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Keep These 15 Things Out of Your Microwave

How many times have you heard contradictory advice on what can and can't go in the microwave? Perhaps your husband's mom swears you should clean sponges by throwing them in the microwave for a couple of minutes, but your aunt insists the sponge will explode.

Though it can be funny to notice the difference between everyone's microwave theories, microwave safety is no joke. If you try to microwave a non-microwave safe item, you might break the microwave and sustain serious injury yourself.

Be especially careful with the following items.

1. Water

No one likes to wait for a pot of water to boil. For a simple solution, you can just pop a glass of water in the microwave, right? Wrong!

If heated for too long, water can easily reach over 100 degrees without bubbling, and it continues to heat after the microwave turns off. As a result, pressure builds up in the mug or glass. When you dip a spoon or similar object into the water, it releases the pressure, and the water violently reacts in a sea of boiling bubbles. The mug or glass might even explode.

2. Uncovered Red Sauce

Uncovered red sauce doesn't pose a danger to your health or to the immediate functionality of your microwave, but it will coat the inside of your microwave oven.

Additionally, if you don't clean the mess and repeatedly reheat red sauce in the microwave without covering it, the dried sauce will start to clog the ventilation.

3. Metal Utensils

It's easy to forget your fork on a plate when you reheat food. However, even a small amount of metal can severely damage your microwave.

Metal reflects the microwaves, which not only keeps your food from cooking, but it also sends those waves erratically through the microwave oven. This can damage the oven, the magnetron, and the micro electrons. In extreme cases, it can even ignite the microwave.

4. Whole Fruit

As the microwaves heat your fruit, pressure can build up inside and cause it to explode.

Grape skin, for example, traps the pressure inside, until the skin can't hold it anymore. The grapes (and their dried counterpart, raisins) explode in the microwave and can even catch on fire.

However, you can minimize the pressure buildup by piercing the skins with a fork or knife.

5. CDs

After watching a Youtube video, your children might want to enjoy the CD light show at home without realizing that the sparks from the CD can seriously damage the microwave oven.

Talk to your children about what can and can't go in the microwave.

6. Eggs

Eggs are similar to fruit, in that the outer shell doesn't allow pressure or steam to escape the food. Once the shell can no longer contain the pressure and steam, it can explode all over the microwave.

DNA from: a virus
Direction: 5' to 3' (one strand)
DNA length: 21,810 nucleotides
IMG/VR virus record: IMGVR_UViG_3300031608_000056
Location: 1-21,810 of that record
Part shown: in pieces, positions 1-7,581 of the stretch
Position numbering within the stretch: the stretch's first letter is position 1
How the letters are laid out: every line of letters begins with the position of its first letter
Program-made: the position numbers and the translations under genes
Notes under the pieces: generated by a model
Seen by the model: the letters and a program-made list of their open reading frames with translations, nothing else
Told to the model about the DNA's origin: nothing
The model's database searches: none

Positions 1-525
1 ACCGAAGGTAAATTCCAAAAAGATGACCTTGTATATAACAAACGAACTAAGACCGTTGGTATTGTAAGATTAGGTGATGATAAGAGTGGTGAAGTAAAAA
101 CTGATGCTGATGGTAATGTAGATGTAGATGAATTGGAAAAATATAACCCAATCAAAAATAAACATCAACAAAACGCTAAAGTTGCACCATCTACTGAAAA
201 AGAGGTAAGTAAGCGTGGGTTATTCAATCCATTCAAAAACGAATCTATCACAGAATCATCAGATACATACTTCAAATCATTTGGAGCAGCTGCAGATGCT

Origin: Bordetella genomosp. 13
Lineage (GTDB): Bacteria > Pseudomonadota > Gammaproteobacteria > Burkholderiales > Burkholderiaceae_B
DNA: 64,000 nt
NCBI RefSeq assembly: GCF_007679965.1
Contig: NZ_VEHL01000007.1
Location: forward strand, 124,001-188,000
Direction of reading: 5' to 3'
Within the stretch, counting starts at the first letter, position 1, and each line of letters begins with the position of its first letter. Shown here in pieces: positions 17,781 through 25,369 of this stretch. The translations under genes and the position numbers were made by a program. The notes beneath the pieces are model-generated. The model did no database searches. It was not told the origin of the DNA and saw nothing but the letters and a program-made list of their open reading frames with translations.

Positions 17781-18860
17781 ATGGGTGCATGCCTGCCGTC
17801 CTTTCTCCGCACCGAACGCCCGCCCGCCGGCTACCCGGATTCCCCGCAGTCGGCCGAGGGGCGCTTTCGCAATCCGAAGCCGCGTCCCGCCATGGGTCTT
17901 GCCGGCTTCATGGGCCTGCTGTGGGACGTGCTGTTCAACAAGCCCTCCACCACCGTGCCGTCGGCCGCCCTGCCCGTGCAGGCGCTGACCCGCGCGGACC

Do not try to hard boil an egg in the microwave.

7. Anything Alive

This should go without saying; however, some people try to dry off their furry friends in the microwave. Remember, a microwave cooks things by radiation, which can damage living cells and tissue. Do your pets a favour and let them dry on the porch, not in the microwave.

8. Electrical Items

Similarly, some people try to dry their electrical items like phones or tablets inside a microwave. The electromagnetic waves damage the batteries and electrical components. Even if the microwave evaporates the water inside, your phone won't likely won't recover.

9. Chinese Takeout Boxes

The cardboard and paper box isn't a big deal on their own, but the metal handle can start a fire in your microwave.

Remember, metal sparks in the microwave, and paper and cardboard are highly flammable. Put your leftovers on a separate plate when you reheat your food.

10. Dried Hot Peppers

These peppers can do more than make your mouth feel like it's on fire-they can start a real fire in your microwave. Peppers contain the chemical capsaicin, which is volatile. And the hotter the pepper, the more capsaicin it has.

Even if the peppers don't ignite, microwaving them can release the chemical into the air, burning your throat and stinging your eyes.

11. Aluminum Foil

As stated before, metal is bad news for the microwave. Even a small sheet of aluminum foil can spark in the microwave and cause serious damage.

12. Travel Mugs

Most travel mugs use stainless steel or plastic, which are both bad options for your microwave.

Before you heat some cocoa in your mug, check the bottom for a microwave-safe mark. If it isn't there, prepare your cocoa in another dish and pour it in afterwards.

13. Plastic Ware

Most plastic ware will warp in the microwave. Additionally, it can leak harmful chemicals into your food. Before you put plastic containers into the microwave, check the bottom for a microwave-safe marking. If it's not there, heat up your food in a different dish.

14. Styrofoam Boxes

Styrofoam is plastic, and it can therefore melt and leak chemicals into your food, which is not good for your health. Put your takeout on a different plate before heating up your leftovers.

15. Sponge

Many people microwave their sponges in the microwave to kill bacteria. This is safe if the sponge is damp. But if the sponge is too dry, you could end up with a burnt oven and no sponge.

Stay safe and avoid a damaged microwave. Educate your family on what can and can't go in the microwave.